Woman found wrapped in shower curtain in apparent gas poisoning suicide
A woman was found dead due to an apparent suicide by toxic gas in this car this morning. A note taped to the driver's side window warns those nearby of the toxic gas.
The body of an unidentified woman was found in a blue Hyundai Elantra that was parked behind a series of modular sheds at Torres Service Center located at the corner of Audubon St. and Highway 90 in Paradis.
The woman’s body was found at 7:45 a.m. on Wednesday, April 2 by a man who was on his way into work.
The man said he saw the woman slumped over in the driver’s seat of the car and that as he approached the vehicle he noticed a sulphur smell in the air and saw warning notes posted on windows on each side of the car.
The notes were apparently produced by a computer printer and in large letters read, “Warning! Toxic gas.† H2S Hydrogen Sulfide. Do not attempt to enter vehicle. Call HAZMAT.” The notes also included a number to the Louisiana hazardous materials hotline. †
Hydrogen sulfide is a toxic gas that is used in, and is a by-product of, processes at oil refineries.
Officials with the St. Charles Parish Sheriff’s Office said although the death appeared to be a suicide, they would complete a full investigation to make a final determination on the matter.
“It’s under investigation. Until (detectives) have concluded with it they will not say whether foul play was involved,” Sgt. Dwayne LaGrange, spokesman for the St. Charles Parish Sheriff’s Office, said.
While there were no gas tanks found in the vehicle, vents in the car were taped shut and a shower curtain was fashioned around the body in such a way as to contain the gas.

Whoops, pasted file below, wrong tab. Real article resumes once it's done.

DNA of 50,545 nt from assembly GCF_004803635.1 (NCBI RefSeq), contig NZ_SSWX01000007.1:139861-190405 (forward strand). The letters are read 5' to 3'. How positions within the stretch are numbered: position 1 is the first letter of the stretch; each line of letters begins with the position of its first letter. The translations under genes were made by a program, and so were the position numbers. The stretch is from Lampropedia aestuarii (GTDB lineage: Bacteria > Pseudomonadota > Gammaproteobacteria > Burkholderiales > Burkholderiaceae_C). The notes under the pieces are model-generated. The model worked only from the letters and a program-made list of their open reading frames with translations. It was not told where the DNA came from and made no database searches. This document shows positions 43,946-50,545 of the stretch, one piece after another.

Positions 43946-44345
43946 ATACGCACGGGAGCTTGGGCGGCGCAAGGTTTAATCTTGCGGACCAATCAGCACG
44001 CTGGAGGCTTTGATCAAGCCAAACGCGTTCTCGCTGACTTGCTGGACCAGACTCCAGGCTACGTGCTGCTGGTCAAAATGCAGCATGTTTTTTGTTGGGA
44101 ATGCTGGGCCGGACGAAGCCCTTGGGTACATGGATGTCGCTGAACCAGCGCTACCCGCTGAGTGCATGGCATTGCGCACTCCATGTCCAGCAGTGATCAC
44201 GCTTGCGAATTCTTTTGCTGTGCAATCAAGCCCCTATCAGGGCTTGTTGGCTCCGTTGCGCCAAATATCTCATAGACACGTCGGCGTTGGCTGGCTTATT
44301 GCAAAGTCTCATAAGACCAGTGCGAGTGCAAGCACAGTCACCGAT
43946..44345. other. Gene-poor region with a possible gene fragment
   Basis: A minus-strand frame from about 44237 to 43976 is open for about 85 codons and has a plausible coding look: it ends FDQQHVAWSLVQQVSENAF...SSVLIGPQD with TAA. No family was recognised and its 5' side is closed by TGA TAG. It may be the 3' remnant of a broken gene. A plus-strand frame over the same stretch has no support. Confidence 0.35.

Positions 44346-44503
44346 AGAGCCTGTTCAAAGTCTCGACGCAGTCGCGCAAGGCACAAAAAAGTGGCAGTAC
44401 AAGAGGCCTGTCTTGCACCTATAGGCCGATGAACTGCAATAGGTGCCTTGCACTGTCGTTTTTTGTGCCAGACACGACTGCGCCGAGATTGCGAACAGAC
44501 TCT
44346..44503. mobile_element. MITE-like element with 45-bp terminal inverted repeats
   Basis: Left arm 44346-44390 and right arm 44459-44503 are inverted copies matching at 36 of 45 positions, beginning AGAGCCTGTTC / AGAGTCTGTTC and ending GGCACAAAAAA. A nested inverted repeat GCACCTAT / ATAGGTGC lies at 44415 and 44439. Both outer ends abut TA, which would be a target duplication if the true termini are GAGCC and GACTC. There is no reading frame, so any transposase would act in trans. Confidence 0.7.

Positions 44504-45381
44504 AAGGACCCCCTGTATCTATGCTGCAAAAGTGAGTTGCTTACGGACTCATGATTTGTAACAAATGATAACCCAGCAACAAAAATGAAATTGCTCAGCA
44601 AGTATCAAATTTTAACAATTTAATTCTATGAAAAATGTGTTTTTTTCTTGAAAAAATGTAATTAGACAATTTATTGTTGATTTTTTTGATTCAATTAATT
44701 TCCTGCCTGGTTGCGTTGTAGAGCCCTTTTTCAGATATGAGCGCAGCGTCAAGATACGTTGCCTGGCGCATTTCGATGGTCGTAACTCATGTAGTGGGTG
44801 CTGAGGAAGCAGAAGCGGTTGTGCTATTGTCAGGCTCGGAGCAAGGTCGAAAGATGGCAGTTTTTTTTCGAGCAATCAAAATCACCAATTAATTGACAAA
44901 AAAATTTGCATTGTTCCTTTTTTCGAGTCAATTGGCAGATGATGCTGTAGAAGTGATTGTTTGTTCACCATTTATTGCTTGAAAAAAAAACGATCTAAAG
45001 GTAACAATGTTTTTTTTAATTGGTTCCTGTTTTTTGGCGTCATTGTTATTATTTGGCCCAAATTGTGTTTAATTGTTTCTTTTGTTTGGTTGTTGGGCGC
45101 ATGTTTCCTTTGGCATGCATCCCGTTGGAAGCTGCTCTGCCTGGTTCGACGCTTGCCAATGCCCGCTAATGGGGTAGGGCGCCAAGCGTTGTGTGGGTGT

“The shower curtain was constructed to the point where it would contain the gases to where it would flow directly to her. She manufactured it herself, we believe, that way the gases would flow directly to her and none would escape. It was set up in a situation where it would be contained in the area where she was in the vehicle,” LaGrange said.
The Sheriff’s Office would not release the woman’s identity, pending notification of her family, but did say the vehicle she was found in belonged to someone else.
“The vehicle in question is registered out of Florida and it is registered under someone else’s name,” LaGrange said.
Officials from the St. Charles Parish Emergency Operations Center, along with ES&H, a hazardous materials remediation contractor, worked to stabilize the scene and ensure the cleanup of any hazardous materials.
Officials from the Louisiana State Police, Monsanto, the Department of Environmental Quality, the Coroner’s Office and the Paradis Volunteer Fire Department also responded to the scene.
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